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A Bear of a Story

December 2nd, 2022 at 06:58 pm

My birth mom has been living a nomadic van life for several years now.   She comes to our place for a visit  several times a year, and typically stays for a week or so.  She was here a couple of weeks ago; one evening she and I and SB were in the 5th wheel.  It was about 8:30 pm, so already quite dark.  Suddenly, we heard a bang and then a scraping sound and then a grunty sort of moan.  It sounded like a bear.  SB took a light and went out to investigate.  Four eyes peered out at him from under the travel trailer (the 26 footer we lived in the first 2 years we were up here.  It is parked right next to the 5th wheel; we use the fridge/freezer and to store food and other items.  Plus, it is nice to have an extra bed and bathroom).  The eyes belonged to two adolescent bears.  Birth mom had some plastic tubs of food (canned and packaged) on the back rack of her van, parked right by the travel trailer. The bears had hauled the tubs underneath the travel trailer and were happily enjoying the contents.  Did you know that a half-grown bear can bite right into canned foods?  Well, they sure can.  They left empty, mangled cans behind.

So we discussed whether or not birth mom should sleep in the 5th wheel that night (she prefers her van).  We theorized that possibly the bears had lost their mama in the fire, or perhaps were newly independent from her. Eventually, the noises died down.  SB went back out with a light (and bear spray!) and there was no sign of them. He walked birth mom to her van and she got in and locked up for the night.

During the next few days, we were fairly certain that the bears were making nocturnal visits, but there was no more thievery.  Then one night, SB and I were awakened at approximately 3:30am by some loud noises.  Birth mom had already traveled on at this point.  I opened the shade for the window next to our bed.  The window looks down on the travel trailer and I could see that the bottom half of the door was open, but the top half was not.  It’s a one-piece door.  They had pried the bottom open although the door was still in a closed position. As I was looking, a dark head poked out from underneath the travel trailer, then went back under.  Soon a dark head poked out from the lower part of the door.  Soon it was followed by a body, and that bear went under the travel trailer.  They seem to prefer eating under there.  Then one of them crawled out and went back into the trailer. Before too long, a third bear came along, much larger than the other two.  So, they haven’t been separated from mama after all.  Mama was too large to fit through the pried open bottom part of the door, but she grabbed the door and yanked on it hard (I was shocked that the lock held) and reached in.  I’m not sure if she could reach what she wanted or if junior was pushing food towards her, but her arm came out and she held an entire case of canned food in one paw.  She took it and walked off into the dark.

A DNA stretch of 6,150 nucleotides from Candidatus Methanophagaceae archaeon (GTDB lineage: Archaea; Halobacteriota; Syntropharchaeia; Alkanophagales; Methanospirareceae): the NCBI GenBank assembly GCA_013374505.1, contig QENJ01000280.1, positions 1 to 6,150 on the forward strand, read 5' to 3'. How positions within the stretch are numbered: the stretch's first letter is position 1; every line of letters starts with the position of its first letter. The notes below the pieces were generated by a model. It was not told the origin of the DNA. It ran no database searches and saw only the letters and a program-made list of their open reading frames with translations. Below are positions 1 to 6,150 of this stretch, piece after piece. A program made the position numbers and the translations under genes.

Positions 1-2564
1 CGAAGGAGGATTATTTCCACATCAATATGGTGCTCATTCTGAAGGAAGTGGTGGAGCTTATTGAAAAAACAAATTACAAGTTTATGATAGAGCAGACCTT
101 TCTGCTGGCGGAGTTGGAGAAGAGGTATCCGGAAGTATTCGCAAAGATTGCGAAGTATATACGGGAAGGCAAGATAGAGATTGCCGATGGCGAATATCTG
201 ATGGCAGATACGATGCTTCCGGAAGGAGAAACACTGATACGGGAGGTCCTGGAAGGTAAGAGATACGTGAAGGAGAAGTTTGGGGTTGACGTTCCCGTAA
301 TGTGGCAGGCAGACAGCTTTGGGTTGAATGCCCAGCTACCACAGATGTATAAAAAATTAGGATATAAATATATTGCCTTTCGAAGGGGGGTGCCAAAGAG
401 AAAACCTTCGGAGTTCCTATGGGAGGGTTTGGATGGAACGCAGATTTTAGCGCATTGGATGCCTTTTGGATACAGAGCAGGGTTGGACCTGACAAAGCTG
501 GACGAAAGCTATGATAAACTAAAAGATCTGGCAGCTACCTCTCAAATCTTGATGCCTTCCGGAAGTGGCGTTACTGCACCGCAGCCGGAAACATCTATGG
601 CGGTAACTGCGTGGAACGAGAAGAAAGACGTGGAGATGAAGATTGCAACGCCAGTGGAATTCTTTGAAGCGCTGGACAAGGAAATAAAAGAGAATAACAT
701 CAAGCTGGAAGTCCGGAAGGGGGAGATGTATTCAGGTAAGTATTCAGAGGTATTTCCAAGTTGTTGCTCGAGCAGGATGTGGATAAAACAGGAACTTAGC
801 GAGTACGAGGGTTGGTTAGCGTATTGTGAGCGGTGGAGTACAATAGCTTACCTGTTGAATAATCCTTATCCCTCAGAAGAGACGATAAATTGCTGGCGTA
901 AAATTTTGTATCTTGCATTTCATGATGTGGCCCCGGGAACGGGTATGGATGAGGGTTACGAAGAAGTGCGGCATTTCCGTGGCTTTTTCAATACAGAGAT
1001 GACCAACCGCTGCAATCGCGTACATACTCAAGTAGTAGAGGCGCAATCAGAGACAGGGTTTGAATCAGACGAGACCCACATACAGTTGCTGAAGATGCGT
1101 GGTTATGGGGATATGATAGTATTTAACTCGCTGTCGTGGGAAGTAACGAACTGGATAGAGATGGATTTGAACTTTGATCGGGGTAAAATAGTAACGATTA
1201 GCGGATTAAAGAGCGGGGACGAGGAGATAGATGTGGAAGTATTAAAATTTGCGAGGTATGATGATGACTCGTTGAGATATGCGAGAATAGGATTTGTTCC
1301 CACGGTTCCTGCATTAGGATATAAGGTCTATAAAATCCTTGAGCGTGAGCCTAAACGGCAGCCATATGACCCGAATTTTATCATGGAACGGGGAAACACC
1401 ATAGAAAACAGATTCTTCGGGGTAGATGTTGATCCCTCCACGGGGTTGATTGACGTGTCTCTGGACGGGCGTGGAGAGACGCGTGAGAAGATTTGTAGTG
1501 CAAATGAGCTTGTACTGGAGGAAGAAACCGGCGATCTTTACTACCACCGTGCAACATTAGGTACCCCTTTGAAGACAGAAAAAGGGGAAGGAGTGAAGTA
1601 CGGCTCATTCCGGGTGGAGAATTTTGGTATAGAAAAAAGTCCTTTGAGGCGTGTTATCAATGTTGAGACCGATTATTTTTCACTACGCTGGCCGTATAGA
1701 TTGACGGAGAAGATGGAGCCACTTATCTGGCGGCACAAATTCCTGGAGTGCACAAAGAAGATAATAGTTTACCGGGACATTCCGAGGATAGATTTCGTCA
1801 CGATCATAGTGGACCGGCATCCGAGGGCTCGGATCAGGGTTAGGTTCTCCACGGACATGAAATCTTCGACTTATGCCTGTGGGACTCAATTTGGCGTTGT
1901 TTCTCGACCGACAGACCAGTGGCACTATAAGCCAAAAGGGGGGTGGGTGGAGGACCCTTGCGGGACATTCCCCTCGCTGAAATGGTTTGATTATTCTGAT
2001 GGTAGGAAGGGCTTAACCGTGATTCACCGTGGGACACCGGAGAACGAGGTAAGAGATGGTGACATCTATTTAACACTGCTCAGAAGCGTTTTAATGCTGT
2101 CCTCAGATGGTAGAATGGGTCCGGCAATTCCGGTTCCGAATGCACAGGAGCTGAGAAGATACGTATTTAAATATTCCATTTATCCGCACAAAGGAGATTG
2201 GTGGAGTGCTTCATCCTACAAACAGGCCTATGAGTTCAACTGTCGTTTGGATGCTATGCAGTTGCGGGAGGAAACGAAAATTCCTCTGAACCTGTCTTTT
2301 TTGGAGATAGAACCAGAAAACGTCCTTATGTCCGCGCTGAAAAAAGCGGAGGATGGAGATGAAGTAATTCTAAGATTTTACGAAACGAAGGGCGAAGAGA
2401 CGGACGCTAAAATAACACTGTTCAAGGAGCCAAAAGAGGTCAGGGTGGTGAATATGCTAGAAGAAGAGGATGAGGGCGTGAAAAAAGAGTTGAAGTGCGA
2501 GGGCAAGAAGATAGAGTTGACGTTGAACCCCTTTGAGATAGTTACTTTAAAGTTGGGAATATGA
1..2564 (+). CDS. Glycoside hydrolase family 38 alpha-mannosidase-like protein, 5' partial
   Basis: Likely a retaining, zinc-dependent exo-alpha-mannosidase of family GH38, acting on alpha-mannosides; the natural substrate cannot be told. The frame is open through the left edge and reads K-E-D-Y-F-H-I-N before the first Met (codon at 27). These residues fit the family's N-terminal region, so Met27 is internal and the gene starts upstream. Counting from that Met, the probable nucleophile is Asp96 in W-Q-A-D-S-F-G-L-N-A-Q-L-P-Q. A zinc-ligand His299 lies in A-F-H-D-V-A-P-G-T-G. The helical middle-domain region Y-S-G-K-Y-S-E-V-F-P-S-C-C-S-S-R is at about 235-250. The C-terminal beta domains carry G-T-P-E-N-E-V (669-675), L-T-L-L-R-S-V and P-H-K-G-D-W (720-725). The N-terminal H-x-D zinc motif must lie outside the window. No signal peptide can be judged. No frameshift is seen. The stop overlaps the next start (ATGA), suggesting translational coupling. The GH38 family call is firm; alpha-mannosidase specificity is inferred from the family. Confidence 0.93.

(Despite everything, I enjoyed watching them.  They are beautiful creatures.  It was a treat to observe them so close up, knowing I was safe.)

Of course, we have always known that if a bear really wanted to come into our home, it could.  But bears are typically not quite that aggressive.  (These are black bears, not grizzly). They will look through garbage cans and take any food left outside, but entering a place that smells like human is not something they will generally do.  In the summers, we sleep with our door open (screen closed) and have never had any animal encounters.

This sort of occurrence continued nightly for a week or so.  We put ammonia around everywhere which is supposed to be a deterrent.  It’s apparently not. SB sprayed them twice (bear spray is a very strong pepper spray).  They ran off, very unhappy, but were back within a few hours.

We called 911 twice.  The first time deputies came out and looked around, but the bears were long gone.  The second time the deputy called back and said it would be about 2 hours before he could come, he would like to just forward the call to the Dept of Fish & Game if that was OK.  We said that was fine. A Fish & Game agent called back the next day. It turns out that Fish & Game no longer re-homes bears.  The agent said that the survival rate was less than 50% so they have stopped the practice.  He recommended shooting them with paintball guns.  Also, we could apply for a depradation permit.  Since there was property damage, we would likely be approved.  That means you have permission to kill the bear.  Well, we were calling because we wanted them re-homed, not killed.  (We hadn’t realized there was a low survival rate for re-homed bears). 

Finally, they went through all of the food in the travel trailer.  They haven’t been back in several nights.  I hope it is over for now.  It’s getting colder and snowed last night; they should hibernate soon.  I fully expect they will be back in the spring.  I don't know what we are going to do about the door.  It is an older travel trailer, it might be hard to find a replacement door.  We can still use it for storage, but no more food storage.


4 Responses to “A Bear of a Story”

  1. Wink Says:

    Wow! I guess a hungry bear will find a way to food, even accessing a trailer or a home. Scary but fascinating all at the same time.

  2. MonkeyMama Says:

    Wow, those are persistent bears.

  3. CB in the City Says:

    What a story! I love wildlife, but I would have been scared to death! I think you're right -- once the food is gone, the bears will be gone.

  4. rob62521 Says:

    Heavens, that is some story! Glad you are safe, but wow!

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